Letting UBC Support You
One great way to feel supported and to interact with others is to utilise Healthy UBC programming available UBC to staff and faculty. The Healthy Workplace Initiatives Program (HWIP) is a fund available to UBC departments, units and operational committees to support healthy activities for faculty and staff in the workplace.
The program provides start-up funds for kick-starting health related, sustainable initiatives. Have a great idea but need some seed money to get it off the ground? Already running programming but want to take it to the next level? Apply for Healthy Workplace funding! Some recent recipients include
- Museum of Anthropology’s Organic vegetable garden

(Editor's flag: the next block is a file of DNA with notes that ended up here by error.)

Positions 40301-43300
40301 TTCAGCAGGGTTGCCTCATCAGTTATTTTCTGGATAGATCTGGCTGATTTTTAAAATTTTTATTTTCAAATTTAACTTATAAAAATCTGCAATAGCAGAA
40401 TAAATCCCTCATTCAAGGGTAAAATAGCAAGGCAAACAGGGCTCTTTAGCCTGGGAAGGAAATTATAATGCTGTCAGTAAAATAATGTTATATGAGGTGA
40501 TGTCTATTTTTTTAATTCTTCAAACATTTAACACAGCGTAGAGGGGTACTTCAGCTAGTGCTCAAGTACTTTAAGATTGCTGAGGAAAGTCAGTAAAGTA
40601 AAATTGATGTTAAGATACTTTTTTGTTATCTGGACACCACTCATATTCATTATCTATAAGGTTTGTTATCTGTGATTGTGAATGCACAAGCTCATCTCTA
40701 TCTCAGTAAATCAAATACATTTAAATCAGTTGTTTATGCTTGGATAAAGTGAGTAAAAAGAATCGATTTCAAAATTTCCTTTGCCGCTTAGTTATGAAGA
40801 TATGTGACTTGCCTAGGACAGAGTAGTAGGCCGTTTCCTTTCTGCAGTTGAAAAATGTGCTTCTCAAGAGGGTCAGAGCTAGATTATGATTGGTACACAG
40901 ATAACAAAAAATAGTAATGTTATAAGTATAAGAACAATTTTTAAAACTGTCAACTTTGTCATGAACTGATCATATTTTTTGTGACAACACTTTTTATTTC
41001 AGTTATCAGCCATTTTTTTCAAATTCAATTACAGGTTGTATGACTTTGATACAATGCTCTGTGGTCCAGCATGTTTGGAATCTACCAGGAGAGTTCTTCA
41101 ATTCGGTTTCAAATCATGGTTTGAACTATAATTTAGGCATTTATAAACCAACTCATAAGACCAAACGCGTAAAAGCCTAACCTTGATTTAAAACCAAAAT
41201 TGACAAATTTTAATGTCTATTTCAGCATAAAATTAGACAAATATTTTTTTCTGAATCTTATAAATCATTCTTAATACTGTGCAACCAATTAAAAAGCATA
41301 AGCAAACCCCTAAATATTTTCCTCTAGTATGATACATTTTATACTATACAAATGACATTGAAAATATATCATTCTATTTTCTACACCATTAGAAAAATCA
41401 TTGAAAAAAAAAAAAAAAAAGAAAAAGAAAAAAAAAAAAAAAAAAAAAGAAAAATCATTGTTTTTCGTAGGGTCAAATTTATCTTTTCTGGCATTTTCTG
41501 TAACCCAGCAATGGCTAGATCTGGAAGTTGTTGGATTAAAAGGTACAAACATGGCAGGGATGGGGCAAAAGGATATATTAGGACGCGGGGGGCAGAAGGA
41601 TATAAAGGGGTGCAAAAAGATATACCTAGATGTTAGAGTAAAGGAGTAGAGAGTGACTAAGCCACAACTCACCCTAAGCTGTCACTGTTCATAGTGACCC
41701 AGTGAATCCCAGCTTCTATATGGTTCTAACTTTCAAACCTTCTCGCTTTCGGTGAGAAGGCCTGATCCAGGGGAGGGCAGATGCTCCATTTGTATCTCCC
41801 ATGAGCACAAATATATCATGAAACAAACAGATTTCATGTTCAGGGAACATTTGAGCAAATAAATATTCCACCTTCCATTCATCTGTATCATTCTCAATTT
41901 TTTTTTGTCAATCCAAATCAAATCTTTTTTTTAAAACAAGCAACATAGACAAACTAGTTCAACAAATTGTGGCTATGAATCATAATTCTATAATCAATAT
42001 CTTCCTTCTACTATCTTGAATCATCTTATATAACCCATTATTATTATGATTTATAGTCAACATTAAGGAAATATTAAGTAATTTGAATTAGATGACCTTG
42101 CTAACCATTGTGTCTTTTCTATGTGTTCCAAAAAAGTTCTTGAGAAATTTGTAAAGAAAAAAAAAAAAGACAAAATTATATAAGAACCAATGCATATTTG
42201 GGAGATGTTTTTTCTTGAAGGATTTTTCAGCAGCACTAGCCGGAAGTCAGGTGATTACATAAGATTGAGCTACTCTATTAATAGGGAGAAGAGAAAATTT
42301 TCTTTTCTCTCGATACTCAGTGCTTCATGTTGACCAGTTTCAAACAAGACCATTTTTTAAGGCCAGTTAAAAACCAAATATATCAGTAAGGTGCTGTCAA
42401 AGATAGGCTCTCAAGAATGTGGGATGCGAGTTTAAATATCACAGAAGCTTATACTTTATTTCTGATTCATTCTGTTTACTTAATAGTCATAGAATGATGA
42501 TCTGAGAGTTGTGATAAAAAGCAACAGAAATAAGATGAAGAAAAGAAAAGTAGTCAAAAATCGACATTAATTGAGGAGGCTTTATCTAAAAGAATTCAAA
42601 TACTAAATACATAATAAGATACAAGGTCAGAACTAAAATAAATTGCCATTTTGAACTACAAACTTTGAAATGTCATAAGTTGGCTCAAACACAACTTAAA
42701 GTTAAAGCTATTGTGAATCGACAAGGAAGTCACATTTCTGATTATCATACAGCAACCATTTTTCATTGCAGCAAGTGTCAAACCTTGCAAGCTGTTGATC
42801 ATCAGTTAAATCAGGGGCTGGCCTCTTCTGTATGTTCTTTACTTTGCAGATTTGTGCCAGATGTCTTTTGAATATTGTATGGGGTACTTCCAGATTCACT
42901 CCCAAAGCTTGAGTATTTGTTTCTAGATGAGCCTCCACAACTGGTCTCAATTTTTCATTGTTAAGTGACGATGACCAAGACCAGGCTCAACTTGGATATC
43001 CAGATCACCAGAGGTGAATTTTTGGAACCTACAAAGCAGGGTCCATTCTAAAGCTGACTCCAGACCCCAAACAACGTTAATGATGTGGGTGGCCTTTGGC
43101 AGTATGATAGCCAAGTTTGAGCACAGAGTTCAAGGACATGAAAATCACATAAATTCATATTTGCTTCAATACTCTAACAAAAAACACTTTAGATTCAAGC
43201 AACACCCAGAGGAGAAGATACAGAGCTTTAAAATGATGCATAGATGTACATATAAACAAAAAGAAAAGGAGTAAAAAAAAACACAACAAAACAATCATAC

- Centre for Hip Health and Mobility’s Hip to be Fit Program
- Sauder Business and Careers Centre’s Physical activity and Nutrition program
(The next application deadline is Nov. 21, 2014 at 4:30pm – Click here for a full list of past and present recipients.)
Information Session: Applying for the UBC Healthy Workplace Initiatives Program (HWIP): Oct. 7, 2014 @ 12.15-1.15pm
Have a great healthy workplace idea, but need some seed money to get it off the ground? Already running healthy workplace programming but want to take it to the next level? This interactive, practical workshop will be one hour dedicated to helping you understand HWIP and directing you to the path of possible funding. For more information, or to register, click here.